Asking Nicely, 6:15-7:15PM

Asking Nicely, 6:15-7:15PM

Postby HannahChutzpah » 22 Feb 2015, 20:17

The Stafford Centre is a sizeable space with good acoustics, but it’s way off the beaten track. It also only had 2 shows there (and by the end of the run I was the only show there) so footfall was poor. My average audience number was 10, but this varied between 5 & 20.

Being way off the beaten track definitely kept audience numbers down, but also probably contributed to audience commitment: everyone who came had decided it seemed worth the walk and no one ever left halfway through. All audiences were really enthused about the show and the subject and often wanted to talk with me about issues the show had raised. I got some absolutely lovely feedback about the show - it really seemed to touch people - and two reviews: one four star, one five star.

I did a quick "who knows about this show from a flyer, a listing, word of mouth, etc?" at the beginning of each show. Despite flyering my arse off (and having another flyerer for part of the run) I'd say 75% or more of my audience was from either a listing or because they'd seen me do a slot somewhere else.

Bucket take: pretty slim. Best day was about £75. Worst day was about £6. It was hugely variable - not just in audience numbers, but in terms of if there were more people, they were on average more generous per capita. This makes sense when you realise smaller audiences are also quieter. The day I had only 5 people I got almost no laughs, but they were all nodding enthusiastically. Bigger than, say, 10 audience members and they'd clap and laugh loudly. Smaller than that and they were guaranteed to be quite quiet. Given the location, I wouldn't recommend this venue for comedy.

The space had seats out for about 20, but more chairs could have been put out if needed. The acoustics were great (and no sound bleed from other shows… because there weren’t any) so I never needed the PA. The venue staff/volunteers were very helpful about welcoming people into the café below and then bringing them up to the show. They let me use their office laminator and put a sandwich board outside with my laminated poster on it. They also told me that their volunteers had been flyering for my show, which was lovely and completely unasked for.

The venue is a community-run mental health service. They said in as many words that this first year – and the two shows they hosted – was an experiment for them to see if they wanted to participate in the fringe again. However, their service and café would normally have been closed by the hours my show was on: so keeping the venue open was a headache for them. This also meant the café was closed by the time my show ended, so they only got half the trade they would have in punters buying drinks/food. (The café also didn’t sell anything alcoholic – which I know put a few people off.) In addition, I think they were hoping to highlight their service to the rest of Edinburgh, but the penny started to drop that a lot of people at the Fringe came to Edinburgh specially, and so this wasn’t a great tool for letting locals know about their mental health service.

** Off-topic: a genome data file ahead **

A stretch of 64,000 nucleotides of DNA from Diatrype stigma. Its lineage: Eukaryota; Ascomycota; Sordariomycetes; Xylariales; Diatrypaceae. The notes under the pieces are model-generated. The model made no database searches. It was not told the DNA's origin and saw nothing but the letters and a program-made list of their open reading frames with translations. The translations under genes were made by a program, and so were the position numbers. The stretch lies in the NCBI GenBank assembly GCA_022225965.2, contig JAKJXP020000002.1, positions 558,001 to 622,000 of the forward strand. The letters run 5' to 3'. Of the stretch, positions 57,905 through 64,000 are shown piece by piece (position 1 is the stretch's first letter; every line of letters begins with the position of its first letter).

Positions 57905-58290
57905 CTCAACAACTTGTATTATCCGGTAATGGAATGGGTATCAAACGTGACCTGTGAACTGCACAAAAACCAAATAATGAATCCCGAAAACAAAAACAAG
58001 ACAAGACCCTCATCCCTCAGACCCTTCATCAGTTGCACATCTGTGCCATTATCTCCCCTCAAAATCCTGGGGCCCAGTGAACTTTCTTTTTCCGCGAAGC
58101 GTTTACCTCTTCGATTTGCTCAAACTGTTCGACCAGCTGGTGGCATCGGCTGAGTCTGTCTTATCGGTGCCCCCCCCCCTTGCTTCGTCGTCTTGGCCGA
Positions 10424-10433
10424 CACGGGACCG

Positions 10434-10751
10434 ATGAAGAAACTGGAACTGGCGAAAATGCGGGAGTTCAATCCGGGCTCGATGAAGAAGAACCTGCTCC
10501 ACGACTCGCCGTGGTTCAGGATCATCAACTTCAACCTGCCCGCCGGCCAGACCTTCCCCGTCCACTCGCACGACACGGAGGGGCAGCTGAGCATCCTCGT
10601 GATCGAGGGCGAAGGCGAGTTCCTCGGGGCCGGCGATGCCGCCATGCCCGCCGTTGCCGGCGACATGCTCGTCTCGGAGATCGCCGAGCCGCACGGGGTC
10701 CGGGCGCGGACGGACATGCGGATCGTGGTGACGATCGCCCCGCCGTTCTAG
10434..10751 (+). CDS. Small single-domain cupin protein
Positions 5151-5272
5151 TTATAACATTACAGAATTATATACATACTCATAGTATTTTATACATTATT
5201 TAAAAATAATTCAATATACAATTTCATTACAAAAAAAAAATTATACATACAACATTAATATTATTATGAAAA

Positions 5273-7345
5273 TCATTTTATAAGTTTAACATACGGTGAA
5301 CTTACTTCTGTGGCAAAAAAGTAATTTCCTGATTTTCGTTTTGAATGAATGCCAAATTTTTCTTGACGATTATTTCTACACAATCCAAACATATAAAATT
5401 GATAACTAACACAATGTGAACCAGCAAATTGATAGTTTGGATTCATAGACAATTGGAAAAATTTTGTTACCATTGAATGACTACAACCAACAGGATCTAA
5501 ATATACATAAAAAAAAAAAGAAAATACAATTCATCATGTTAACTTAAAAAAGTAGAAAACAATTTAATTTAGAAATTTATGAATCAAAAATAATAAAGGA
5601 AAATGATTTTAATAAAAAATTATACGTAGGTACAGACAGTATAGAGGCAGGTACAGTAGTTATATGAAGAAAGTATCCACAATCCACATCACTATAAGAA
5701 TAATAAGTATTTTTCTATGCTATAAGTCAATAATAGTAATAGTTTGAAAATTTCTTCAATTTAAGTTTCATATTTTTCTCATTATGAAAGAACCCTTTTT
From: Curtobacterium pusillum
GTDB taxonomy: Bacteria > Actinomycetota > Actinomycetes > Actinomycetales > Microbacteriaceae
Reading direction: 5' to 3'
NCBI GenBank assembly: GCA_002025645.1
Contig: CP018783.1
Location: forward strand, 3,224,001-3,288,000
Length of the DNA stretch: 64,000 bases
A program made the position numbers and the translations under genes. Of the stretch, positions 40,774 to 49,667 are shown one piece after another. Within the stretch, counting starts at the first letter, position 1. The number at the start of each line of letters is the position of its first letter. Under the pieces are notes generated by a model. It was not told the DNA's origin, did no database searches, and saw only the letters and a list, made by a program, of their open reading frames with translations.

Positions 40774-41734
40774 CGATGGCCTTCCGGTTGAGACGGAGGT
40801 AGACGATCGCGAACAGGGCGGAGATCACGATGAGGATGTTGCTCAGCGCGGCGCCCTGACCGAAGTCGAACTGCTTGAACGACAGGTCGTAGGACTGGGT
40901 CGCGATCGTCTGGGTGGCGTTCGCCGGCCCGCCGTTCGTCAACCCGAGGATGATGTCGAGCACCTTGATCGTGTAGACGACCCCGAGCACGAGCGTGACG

About halfway through my 10 day run things went a little awkward. For personal reasons the other show (on before mine) had to drop out, so I became the only show at the venue. Also, apparently a service user turned up drunk halfway through one of my shows and wanted to disrupt it. I never heard or saw any of this – they dealt with the disruptive person downstairs – but from then on they insisted on locking the venue door and only opening it when someone rang the doorbell. I asked if we could perhaps put up a sign on the door letting people know the show was still on and we just needed to ring the bell, but the staff/volunteer person I suggested this to insisted that we didn’t need to - and then she locked the door and stared at me. It was extremely awkward. I did wonder if some audience came, couldn’t get in, and assumed the show was off. I’ve heard from one friend and one reviewer that they nearly turned away when they realised the door was locked.

It was after this incident/door locking that a couple of the staff/volunteers became very brusque with me as I was packing up. Pack-up took less than 5 minutes, but they became very short with me if I wasn’t exiting the venue the moment my show was over. Speaking to audience members to as I collected money in a hat/sold pamphlets was a useful part of the audience/performer relationship, so this was difficult. I made a point of packing up as quickly as possible, but the incident with the drunk man seemed to have irrevocably switched the mood with some venue staff.

I was always very pleasant and thanked them lots. I left the venue staff a box of chocolates on my last day, which they seemed very happy with.

In terms of a space: it’s very nice. In terms of location: it’s about 15 minutes off the beaten track, and from the outside it doesn't look like a Fringe venue. Without the sandwich board outside it’s completely invisible, so any shows there are likely to have pretty small audience numbers. In terms of time slot/participation on the fringe: the venue didn’t seem very familiar with how the Fringe operates, and so didn’t get as much out of it as they could have in terms of café sales, etc. Also – I suspect the timeslot was chosen to not disrupt any existing services they ran – but this also meant that by definition the show was always a pain for them because it meant keeping the venue open later than they would usually.

I’d say – if it suits them – this venue would be better for daytime shows. Also: anyone with this venue needs to make a point of doing their flyering around the roundabout leading to Broughton Street as they’re halfway there already. From the Royal Mile etc: it's just too far away for anyone but the most dedicated audiences.
HannahChutzpah
 
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